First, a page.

HOLLYWOOD - Aziz Ansari found a warm welcome March 21 at a "Parks and Recreation" reunion thrown by PaleyFest.
Sitting before a rapturous audience of "Parks" superfans at the Dolby Theater, the comedian was joined by co-stars Amy Poehler, Chris Pratt, Nick Offerman, Rob Lowe, Retta, Rashida Jones, Aubrey Plaza, Jim O'Heir and Adam Scott.
The mood was light. At the beginning of the Q&A, which was packed with fans and moderated by "Parks" guest star Patton Oswalt, Poehler got tears in her eyes before the sold-out event. "I'm totally overwhelmed," she admitted while sitting on stage.
Ansari quickly provided an assist. "We thought it'd be like 40 people. Is like, Katt Williams coming later?" he cracked, to laughter.
The evening was a rare public outing for Ansari, who has laid low since a #MeToo allegation was made against him in early 2018, stepping out only recently in select comedy clubs. On Thursday night the comedian took the stage in a navy suit, sitting between Jones and Pratt.
Later, when Oswalt asked what the "Parks" cast took from their characters into their future projects ("rollerblading," cracked Pratt), Ansari said it was the show's focus on positivity and teamwork that stuck with him.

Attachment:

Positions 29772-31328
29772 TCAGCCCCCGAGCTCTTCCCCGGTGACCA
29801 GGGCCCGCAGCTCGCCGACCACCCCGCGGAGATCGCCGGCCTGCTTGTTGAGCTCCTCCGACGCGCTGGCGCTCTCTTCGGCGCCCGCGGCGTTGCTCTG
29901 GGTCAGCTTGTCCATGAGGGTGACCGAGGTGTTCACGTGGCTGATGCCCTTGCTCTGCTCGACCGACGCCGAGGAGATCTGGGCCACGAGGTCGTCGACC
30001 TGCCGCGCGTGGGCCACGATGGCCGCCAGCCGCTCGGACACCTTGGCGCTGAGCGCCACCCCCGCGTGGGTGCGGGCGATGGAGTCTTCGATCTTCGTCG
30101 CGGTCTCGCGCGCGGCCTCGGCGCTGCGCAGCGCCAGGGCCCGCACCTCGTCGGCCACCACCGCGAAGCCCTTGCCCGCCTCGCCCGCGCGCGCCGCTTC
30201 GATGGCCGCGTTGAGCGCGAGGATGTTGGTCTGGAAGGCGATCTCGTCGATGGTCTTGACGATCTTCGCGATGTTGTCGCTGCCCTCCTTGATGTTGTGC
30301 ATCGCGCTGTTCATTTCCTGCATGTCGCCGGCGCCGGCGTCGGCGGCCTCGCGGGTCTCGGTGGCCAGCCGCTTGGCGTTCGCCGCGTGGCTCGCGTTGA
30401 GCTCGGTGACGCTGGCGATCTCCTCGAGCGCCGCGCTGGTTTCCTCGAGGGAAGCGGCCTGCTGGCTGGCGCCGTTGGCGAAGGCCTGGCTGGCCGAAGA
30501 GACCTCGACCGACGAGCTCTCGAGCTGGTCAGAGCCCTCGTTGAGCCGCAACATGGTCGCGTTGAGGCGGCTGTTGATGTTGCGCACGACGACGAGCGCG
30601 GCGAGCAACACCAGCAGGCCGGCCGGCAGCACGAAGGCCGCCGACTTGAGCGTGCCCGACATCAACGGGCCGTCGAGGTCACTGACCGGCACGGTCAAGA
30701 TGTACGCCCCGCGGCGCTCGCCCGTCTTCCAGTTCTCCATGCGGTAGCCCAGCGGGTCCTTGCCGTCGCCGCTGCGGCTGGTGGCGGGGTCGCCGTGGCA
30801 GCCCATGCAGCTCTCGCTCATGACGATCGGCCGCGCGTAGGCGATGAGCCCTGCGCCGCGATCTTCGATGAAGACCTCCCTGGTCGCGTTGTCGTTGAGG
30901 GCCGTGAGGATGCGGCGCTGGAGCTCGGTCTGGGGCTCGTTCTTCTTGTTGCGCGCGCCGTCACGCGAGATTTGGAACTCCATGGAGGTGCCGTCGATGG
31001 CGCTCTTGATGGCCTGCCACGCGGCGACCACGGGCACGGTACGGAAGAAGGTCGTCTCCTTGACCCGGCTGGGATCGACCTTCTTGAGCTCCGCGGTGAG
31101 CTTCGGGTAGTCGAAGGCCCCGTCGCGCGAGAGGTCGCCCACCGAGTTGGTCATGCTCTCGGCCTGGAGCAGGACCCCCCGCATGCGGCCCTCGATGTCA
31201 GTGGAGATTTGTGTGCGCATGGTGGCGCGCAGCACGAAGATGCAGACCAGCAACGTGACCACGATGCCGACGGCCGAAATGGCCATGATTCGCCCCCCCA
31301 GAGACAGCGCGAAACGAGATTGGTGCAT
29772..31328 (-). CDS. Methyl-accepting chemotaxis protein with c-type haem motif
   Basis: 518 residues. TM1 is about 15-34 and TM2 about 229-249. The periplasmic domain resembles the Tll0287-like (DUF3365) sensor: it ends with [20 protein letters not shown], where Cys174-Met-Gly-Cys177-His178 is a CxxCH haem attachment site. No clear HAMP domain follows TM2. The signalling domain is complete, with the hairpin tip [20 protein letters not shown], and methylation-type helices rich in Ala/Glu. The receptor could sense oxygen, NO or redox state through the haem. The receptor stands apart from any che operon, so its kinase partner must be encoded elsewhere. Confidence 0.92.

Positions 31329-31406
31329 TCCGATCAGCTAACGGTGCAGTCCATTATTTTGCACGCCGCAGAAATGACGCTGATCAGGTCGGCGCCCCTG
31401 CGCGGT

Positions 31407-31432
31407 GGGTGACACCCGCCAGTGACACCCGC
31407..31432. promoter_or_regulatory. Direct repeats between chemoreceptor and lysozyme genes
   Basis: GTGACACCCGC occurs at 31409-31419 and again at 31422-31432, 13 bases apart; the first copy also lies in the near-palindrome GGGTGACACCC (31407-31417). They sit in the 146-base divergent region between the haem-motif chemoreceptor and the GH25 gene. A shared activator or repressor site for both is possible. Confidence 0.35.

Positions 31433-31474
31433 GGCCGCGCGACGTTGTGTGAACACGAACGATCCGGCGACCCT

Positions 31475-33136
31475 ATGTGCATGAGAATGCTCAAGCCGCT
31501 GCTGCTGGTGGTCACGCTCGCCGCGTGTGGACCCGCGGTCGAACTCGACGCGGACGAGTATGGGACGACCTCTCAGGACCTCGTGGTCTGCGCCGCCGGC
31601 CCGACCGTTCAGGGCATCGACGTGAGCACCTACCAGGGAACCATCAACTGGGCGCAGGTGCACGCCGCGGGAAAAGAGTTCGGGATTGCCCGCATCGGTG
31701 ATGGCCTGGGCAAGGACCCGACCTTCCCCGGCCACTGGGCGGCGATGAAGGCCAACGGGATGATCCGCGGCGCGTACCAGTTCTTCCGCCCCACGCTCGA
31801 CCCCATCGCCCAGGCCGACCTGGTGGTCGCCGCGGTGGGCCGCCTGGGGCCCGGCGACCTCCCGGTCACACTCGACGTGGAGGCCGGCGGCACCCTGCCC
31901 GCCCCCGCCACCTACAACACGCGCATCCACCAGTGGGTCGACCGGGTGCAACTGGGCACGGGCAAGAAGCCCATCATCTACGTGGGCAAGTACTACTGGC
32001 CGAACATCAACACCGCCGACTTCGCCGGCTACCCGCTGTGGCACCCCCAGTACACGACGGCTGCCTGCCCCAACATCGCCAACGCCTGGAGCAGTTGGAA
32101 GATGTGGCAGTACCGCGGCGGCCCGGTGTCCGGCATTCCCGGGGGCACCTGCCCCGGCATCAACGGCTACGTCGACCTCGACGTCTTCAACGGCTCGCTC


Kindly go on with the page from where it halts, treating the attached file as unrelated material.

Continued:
"It made me realize how much I internalized those ideas in my life after 'Parks,' " said Ansari, who has since co-created the Netflix show "Master of None" with "Parks" writer Alan Yang. "We really tried to capture what we took from the 'Parks' experience. And it’s really true. If you follow those things you can make (great shows) with great people."
Oswalt went on to muse that Ansari’s constantly scheming character Tom Haverford (who launched a bogus company called Entertainment 720 on "Parks") could have easily been responsible for the now infamous disaster known as Fyre Fest.
"The Fyre Festival was literally run by Entertainment 720," said Ansari.
"Tom and Jean Ralphio, they could’ve gotten Ja Rule," cracked "Parks" creator Michael Schur.
And more recently, "the college admissions scandal – and I was like, that was some Eagleton (crap)," joked Ansari.
So, could there ever be a "Parks and Recreation" movie? Schur didn't quite rule it out.
"I think that in the world we live in now nothing is ever gone. Everything comes back and is cycled through again. (But) I think we all…would have to feel like there's a story that needed to be told,” said Schur, who has since moved on to creating NBC's "The Good Place."
He joked that on Thursday night's reunion stage "literally everyone has a veto. If one single person says no we wouldn't do it."
This article originally appeared on USA TODAY: Aziz Ansari gets a warm 'Parks' welcome in Hollywood in rare public outing